Just received confirmation that the Braves have signed Joe Thurston to a Minor League contract and provided him an invitation to big league camp. Thurston hit .225 and compiled a .645 OPS in 124 games with the Cardinals this past season.
Thurston could at least provide organizational depth as utility player. He made 55 of his 66 starts as a third baseman this past season.
With this being the last fully day of this year’s Winter Meetings, I think it’s pretty safe to assume that Braves general manager Frank Wren will leave Indianapolis on Thursday possessing the same offensive needs that existed when he arrived.
Wren has placed his current focus on fulfilling his role as the GM, who has the pieces to solve the pitching needs possessed by a number of his peers.
Before traveling back to Atlanta, Wren will continue attempting to move Rafael Soriano and Derek Lowe (or Javier Vazquez if necessary). Yesterday he mentioned that there was at least one club that might be interested in trading for both of these veteran pitchers.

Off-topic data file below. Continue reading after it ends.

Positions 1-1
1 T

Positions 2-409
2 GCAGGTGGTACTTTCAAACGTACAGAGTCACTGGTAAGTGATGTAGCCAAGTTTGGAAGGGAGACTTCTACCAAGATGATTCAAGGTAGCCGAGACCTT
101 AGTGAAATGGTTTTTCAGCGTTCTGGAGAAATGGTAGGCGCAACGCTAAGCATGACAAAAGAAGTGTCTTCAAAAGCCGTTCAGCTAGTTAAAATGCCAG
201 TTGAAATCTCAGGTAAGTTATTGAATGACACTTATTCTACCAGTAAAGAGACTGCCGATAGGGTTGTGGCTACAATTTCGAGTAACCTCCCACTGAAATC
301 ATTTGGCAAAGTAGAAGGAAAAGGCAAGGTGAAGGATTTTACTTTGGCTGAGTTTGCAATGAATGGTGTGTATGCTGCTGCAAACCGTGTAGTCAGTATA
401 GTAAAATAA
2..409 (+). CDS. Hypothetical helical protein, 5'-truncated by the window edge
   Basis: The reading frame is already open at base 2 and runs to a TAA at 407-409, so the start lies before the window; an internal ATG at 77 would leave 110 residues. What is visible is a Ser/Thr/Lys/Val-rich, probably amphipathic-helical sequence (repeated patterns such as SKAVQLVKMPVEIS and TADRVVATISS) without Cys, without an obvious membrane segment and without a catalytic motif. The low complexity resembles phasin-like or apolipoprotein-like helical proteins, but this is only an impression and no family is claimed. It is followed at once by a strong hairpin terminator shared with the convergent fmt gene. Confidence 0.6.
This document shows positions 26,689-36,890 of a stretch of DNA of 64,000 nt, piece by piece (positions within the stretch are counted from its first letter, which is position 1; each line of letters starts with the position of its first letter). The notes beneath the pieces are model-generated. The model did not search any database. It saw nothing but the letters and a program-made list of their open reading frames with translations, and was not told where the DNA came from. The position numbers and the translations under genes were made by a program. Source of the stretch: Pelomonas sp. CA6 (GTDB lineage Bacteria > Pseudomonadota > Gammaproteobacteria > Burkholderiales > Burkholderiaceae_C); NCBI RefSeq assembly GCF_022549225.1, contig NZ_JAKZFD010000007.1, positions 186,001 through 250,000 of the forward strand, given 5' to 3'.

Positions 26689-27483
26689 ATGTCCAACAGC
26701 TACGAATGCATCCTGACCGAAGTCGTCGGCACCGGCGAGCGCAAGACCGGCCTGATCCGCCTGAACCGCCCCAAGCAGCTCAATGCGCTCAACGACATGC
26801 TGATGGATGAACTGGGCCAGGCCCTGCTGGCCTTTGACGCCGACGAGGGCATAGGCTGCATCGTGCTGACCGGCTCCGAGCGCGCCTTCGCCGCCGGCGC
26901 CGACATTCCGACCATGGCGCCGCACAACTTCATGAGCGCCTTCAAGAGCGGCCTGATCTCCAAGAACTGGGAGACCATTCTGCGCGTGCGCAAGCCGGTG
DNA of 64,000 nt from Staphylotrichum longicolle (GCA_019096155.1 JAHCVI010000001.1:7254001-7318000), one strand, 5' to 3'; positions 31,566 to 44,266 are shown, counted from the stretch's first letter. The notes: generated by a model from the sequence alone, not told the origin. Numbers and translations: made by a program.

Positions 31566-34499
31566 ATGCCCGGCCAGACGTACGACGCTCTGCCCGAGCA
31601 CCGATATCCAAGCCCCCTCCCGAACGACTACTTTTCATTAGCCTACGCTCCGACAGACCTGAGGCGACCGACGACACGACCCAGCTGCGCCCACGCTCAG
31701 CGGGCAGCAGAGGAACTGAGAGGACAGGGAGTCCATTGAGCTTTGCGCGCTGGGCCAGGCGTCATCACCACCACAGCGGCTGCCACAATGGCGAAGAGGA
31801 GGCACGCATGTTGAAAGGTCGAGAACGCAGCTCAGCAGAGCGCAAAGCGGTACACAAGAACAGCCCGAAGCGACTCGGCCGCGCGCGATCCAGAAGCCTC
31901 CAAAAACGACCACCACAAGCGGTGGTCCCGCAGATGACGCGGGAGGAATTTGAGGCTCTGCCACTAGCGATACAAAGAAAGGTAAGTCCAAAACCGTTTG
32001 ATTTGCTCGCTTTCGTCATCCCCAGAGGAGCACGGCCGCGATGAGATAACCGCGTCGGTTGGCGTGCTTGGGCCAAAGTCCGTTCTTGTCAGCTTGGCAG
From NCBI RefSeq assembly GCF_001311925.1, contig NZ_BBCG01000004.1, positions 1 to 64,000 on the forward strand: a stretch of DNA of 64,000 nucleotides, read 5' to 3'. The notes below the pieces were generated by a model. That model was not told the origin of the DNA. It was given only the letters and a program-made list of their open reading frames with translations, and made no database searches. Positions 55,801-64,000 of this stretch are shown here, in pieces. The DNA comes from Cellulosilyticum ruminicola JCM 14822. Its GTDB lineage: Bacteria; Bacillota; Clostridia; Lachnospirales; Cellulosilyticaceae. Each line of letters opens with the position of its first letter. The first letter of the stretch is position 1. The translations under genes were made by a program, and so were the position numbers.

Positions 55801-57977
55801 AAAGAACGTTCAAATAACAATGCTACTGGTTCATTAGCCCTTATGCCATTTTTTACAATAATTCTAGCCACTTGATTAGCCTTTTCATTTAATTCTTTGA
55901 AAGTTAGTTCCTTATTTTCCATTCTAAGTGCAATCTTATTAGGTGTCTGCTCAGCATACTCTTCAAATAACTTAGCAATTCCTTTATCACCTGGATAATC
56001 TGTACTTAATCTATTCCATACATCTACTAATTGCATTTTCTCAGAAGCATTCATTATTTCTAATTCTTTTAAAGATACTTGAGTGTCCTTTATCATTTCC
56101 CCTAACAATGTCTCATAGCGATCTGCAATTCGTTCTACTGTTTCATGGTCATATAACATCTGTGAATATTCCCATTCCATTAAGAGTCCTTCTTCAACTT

But despite the fact that they fit this description, there’s little reason to believe that Wren would contemplate sending his former ace and former closer to either the Phillies or the Mets. In fact, he’s going to continue exploring all options before reaching a point where he would determine that it would be best to send either of these hurlers to either of these division rivals.
I’ve previously mentioned the Astros as a potential suitor for Soriano. But there seems to be a belief that their financial situation might eliminate them from being a major player in the bidding for the right-handed reliever’s services.